Mateusz Maszczynski is a serving international flight attendant with experience…
Despite calling for mass pre-departure testing for months, the International Air Transport Association (IATA) has slammed the Canadian government over it’s hastily made decision to make passengers arriving in the country take a COVID-19 test within 72 hours. The requirement was announced on December 30 by Intergovernmental Affairs Minister Dominic LeBlanc and will come into force on January 7.
But unlike some countries that make passengers take a COVID-19 test in order to either reduce or totally eliminate quarantine, Canada will still require the vast majority of international arrivals to self-isolate for 14-days once they land in the country. The airline industry instead wants pre-departure testing as an alternative to quarantine.
“What is the point of implementing testing if it does not result in a lifting of border closures nor quarantine requirements?” blasted an IATA spokesperson on Saturday. “After nine-months of closed borders and confinement, we cannot afford to move in the wrong direction with the disastrous implementation of a counter-productive testing policy,” a withering statement from the world’s airline trade body continued.
IATA represents more than 290 airlines worldwide including Air Canada, Westjet and Air Transat. The trade group has repeatedly warned about the severe economic impact that border closures and quarantine restrictions are having on the aviation industry but has made little headway in convincing governments to implement its recommendations.
Canada announced its even tougher entry requirements after new, highly transmissible variants of the novel Coronavirus were discovered in the United Kingdom and South Africa. All passengers aged five and over will have to provide proof of a negative molecular polymerase chain reaction (PCR) test dated within 72-hours of travel.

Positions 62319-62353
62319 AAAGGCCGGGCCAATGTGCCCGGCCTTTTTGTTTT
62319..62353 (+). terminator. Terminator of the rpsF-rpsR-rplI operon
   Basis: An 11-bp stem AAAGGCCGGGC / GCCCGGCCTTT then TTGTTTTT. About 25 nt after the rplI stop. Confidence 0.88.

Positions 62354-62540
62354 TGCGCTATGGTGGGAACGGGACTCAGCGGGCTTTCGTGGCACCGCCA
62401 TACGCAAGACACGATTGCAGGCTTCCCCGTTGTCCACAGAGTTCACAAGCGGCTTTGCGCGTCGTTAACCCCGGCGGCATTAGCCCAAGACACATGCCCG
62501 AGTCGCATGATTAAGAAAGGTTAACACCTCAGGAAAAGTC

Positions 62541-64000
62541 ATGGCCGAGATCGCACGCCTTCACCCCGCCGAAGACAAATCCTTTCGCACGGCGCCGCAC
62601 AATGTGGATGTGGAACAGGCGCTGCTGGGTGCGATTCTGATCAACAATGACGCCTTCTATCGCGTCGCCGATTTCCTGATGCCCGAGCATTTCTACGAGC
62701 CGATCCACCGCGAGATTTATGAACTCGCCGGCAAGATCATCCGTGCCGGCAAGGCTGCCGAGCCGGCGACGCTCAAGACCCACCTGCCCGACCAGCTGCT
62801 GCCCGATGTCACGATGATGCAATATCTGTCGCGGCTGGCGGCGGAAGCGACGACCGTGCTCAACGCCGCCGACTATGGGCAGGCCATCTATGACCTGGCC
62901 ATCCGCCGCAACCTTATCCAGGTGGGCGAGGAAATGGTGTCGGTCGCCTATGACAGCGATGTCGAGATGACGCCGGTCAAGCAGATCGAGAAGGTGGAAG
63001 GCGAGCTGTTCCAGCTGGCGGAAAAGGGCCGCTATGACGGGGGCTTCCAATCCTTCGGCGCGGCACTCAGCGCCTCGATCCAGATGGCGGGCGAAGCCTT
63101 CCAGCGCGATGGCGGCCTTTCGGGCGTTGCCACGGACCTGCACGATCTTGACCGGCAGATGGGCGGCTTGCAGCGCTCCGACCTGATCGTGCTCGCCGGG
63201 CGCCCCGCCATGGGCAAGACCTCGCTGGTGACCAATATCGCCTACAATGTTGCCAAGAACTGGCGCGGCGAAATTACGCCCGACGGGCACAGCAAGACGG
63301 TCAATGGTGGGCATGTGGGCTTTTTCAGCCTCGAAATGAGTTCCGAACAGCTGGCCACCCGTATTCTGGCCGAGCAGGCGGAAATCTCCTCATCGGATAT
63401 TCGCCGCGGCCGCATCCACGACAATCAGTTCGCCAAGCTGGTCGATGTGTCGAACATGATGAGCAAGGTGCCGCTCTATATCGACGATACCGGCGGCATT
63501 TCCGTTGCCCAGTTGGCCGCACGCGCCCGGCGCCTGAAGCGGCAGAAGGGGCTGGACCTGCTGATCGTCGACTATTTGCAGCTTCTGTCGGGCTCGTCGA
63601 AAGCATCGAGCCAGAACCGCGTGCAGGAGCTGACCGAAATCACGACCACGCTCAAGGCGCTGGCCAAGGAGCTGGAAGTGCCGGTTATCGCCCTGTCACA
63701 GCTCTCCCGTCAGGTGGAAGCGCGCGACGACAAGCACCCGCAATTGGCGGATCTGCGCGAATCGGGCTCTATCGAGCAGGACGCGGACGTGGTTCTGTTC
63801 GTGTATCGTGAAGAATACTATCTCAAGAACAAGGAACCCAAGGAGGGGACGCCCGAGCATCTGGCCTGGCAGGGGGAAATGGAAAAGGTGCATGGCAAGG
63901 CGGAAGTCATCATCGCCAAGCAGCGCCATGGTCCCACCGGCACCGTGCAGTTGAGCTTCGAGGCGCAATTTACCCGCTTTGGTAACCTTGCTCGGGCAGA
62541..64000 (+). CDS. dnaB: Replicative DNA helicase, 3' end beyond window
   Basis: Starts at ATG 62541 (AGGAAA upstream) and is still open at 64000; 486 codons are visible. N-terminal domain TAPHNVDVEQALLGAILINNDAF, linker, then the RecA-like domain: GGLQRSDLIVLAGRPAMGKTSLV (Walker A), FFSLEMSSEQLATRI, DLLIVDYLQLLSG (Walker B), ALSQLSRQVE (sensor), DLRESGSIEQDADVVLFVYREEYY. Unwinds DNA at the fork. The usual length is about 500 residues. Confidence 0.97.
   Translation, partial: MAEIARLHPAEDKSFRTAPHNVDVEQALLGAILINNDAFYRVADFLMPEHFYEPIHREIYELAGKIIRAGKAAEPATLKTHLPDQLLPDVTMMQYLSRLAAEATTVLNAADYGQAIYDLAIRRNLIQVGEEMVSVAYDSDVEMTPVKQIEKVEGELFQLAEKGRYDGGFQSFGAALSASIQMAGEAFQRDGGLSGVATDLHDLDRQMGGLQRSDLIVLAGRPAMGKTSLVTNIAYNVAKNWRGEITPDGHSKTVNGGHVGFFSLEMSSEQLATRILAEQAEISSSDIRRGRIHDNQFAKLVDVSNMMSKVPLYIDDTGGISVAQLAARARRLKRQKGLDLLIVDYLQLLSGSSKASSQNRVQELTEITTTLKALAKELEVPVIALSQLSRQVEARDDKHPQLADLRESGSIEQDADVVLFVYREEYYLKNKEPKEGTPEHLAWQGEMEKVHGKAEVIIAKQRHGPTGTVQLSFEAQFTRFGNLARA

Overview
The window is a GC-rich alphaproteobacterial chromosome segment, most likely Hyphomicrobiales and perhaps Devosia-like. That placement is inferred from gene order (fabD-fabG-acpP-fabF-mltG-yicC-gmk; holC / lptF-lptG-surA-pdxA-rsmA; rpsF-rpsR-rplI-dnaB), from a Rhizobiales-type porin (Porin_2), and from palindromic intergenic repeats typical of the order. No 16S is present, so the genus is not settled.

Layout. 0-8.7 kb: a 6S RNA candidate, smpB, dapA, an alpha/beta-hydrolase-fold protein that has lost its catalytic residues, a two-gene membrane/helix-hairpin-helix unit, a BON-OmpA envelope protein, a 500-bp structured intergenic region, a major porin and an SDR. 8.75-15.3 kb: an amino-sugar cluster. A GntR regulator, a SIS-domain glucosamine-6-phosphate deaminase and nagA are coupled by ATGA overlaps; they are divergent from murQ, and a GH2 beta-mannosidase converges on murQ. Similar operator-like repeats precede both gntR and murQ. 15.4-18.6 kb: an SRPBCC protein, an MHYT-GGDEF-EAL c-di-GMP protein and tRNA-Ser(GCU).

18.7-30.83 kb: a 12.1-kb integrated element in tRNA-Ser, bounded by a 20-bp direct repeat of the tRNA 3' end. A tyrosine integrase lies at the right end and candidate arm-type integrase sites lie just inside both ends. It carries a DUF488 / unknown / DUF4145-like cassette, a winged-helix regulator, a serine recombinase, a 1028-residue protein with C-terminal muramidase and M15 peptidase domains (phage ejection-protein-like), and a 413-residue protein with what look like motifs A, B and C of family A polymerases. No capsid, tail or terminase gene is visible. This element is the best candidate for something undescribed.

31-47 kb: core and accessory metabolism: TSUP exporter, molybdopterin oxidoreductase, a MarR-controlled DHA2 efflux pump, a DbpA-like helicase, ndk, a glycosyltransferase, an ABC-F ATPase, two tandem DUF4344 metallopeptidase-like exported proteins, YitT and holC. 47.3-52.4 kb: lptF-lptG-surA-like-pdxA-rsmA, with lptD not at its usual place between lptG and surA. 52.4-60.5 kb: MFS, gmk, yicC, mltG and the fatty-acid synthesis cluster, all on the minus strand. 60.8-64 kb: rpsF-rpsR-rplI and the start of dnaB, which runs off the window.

In an attempt to head off criticism that some passengers will be locked out because PCR testing is still hard to come by in some countries, the Canadian government announced that it would still allow passengers in who can’t get a test but they’ll be required to quarantine in an institutional isolation facility.
“While the industry for months has been calling for systematic testing to re-open borders without quarantine measures, these pleas have fallen on deaf ears, especially in Canada,” IATA commented.
“Now, in a decision that can only be described as the ‘worst of both worlds’, the government is mandating that passengers provide proof of a negative COVID-19 molecular polymerase chain reaction (PCR) test taken within 72 hours before planned departure to Canada, while at the same time declining to lift existing travel restrictions and quarantine requirements.”
IATA claims Canada’s “draconian” COVID-19 border control regime could cost 146,000 Canadian jobs, along with a US$10.39 billion to the country’s economy.
And the criticism didn’t stop there. IATA described the Trudeau administration’s “tunnel-vision policies” as having a “tragic” impact on families and criticized the government’s decision only to allow more expensive, time-consuming PCR tests which aren’t readily available in every country.
But despite IATA singling out Canada over its new entry requirements, it certainly isn’t the only country to have introduced these rules. The likes of South Korea, Taiwan and Hong Kong – all of which have been praised for their handling of the COVID-19 pandemic, require pre-departure testing and mandatory quarantine.
And with Coronavirus cases surging in many countries, some governments are preparing to batten down the hatches while they wait for vaccines to be rolled out at record speed.
Mateusz Maszczynski is a serving international flight attendant with experience at a major Middle East and European airline. Mateusz is passionate about the aviation industry and helping aspiring flight attendants achieve their dreams. Cabin crew recruitment can be tough, ultra-competitive and just a little bit confusing - Mateusz has been there and done that. He's got the low down on what really works.